Define, design, refine #buildingpassions

I am scoping a new novella which will be pure fiction.

This is new for me as so far I’ve written non-fiction and historical fiction, which both seem safe ground for an historian/policy wonk by trade.

I decided to start with a blank document on my laptop and see what emerged. Curiously my approach seemed to reflect what probably happens when building a new structure – and I’ve written about many past ones in my book ‘Building Passions‘.

First off, I defined my parameters. What did I really want to write about and what environment would shape it? That was fairly easy with pure fiction, though even at this stage some feedback helped me make a decision.

Then I started to design my main characters. I’d not done this previously as they were already there based on (largely) historical facts. This was quite fun and allowed complete artistic licence. I could make them as mad or as sad as I wished!

My next step was to create an outline plot based on what I now had. This was considerably easier than I thought it would be. I had to pinch myself to believe it!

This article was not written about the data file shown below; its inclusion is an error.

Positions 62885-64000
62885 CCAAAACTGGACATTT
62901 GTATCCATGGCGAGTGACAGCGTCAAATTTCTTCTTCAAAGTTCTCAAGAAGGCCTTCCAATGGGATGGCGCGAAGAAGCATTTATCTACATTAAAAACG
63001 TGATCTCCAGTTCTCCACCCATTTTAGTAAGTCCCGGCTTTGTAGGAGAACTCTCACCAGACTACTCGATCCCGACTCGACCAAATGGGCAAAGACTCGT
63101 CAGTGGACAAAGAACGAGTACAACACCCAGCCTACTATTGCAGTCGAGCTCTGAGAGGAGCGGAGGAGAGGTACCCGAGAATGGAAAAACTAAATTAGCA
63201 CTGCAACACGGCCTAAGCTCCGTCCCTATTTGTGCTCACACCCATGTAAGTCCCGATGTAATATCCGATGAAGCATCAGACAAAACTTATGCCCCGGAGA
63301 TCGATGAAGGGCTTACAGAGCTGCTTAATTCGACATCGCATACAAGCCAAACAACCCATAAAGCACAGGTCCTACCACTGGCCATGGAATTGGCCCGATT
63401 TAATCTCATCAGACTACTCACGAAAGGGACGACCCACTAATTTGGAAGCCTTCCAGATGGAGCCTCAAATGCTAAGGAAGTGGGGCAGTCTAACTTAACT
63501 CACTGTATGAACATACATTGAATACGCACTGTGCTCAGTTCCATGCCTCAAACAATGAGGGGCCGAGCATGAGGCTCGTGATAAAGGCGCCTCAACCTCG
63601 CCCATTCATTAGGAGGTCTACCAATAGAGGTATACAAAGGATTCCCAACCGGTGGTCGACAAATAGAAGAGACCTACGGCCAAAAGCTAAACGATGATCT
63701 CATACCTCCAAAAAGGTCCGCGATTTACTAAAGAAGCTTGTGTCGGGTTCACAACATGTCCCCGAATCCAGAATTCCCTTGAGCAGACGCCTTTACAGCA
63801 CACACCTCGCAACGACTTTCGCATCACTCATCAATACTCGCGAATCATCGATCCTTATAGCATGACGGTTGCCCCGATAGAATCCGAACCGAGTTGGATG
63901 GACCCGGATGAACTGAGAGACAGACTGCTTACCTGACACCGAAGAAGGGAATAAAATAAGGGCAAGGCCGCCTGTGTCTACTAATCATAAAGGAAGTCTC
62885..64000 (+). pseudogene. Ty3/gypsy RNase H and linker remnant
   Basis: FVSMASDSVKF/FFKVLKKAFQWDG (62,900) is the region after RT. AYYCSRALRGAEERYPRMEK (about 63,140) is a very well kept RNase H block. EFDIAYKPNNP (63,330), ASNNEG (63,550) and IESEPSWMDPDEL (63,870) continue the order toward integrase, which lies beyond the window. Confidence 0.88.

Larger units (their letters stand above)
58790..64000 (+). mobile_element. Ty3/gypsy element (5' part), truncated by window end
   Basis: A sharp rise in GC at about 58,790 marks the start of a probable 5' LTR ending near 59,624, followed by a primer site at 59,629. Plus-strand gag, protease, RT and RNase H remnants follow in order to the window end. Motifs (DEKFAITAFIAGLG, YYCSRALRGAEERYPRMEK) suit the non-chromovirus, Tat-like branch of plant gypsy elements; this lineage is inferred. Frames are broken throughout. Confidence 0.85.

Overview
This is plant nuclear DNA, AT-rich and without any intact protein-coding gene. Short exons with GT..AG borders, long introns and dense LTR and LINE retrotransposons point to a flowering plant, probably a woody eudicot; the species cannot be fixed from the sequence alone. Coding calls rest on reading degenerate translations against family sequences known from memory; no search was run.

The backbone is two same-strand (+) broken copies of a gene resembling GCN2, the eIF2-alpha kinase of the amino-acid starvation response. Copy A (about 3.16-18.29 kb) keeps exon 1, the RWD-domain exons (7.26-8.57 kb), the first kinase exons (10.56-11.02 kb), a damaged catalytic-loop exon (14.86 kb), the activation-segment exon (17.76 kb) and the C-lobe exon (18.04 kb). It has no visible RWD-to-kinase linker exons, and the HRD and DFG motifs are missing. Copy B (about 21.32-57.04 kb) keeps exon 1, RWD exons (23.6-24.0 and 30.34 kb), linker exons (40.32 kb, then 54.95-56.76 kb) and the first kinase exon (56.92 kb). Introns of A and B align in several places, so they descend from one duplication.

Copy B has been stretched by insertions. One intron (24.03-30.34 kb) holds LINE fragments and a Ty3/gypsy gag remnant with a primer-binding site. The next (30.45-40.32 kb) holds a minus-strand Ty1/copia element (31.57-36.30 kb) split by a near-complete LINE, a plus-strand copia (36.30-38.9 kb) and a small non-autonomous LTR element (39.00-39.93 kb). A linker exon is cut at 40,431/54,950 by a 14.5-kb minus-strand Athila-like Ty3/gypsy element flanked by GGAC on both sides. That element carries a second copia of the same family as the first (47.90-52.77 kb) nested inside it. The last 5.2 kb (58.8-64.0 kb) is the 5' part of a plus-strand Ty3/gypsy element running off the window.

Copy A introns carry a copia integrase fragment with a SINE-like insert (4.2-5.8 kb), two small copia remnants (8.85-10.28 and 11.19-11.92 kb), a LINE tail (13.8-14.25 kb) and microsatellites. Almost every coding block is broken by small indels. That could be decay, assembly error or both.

Last but not least I refined my characters and plot, tightening focus and removing superfluous material. The end product looked great, now I just need to write it …

Define, design, refine. No idea where this came from but a net search just got me to: https://www.linkedin.com/pulse/define-design-refine-strategy-your-products-mayank-tiwari/ and https://medium.com/netbramha-studios/define-design-refine-a-strategy-for-your-products-2bbe55df8dcb . I would also highly recommend anything by Oliver Broadbent often on his eiffelover.com (get the pun?) website.

It seems I have surreptitiously found an existing product design mantra which can be extended to writing and structures!

The Crystal Palace #10favstructures #buildingpassions

I’ve mentioned the Crystal Palace in previous posts in this series of 10 top structures from my book ‘Building Passions‘.

There is no doubt that it was a hugely significant structure that set an imprint on the industrialising world in the mid 19th Century. Britain had led that rapid new development process and here was a showcase building within which visitors could admire the nation’s industrial pride and heritage. To some extent the now famous 2012 London Olympics opening event was an historical re-enactment of that major change to the world.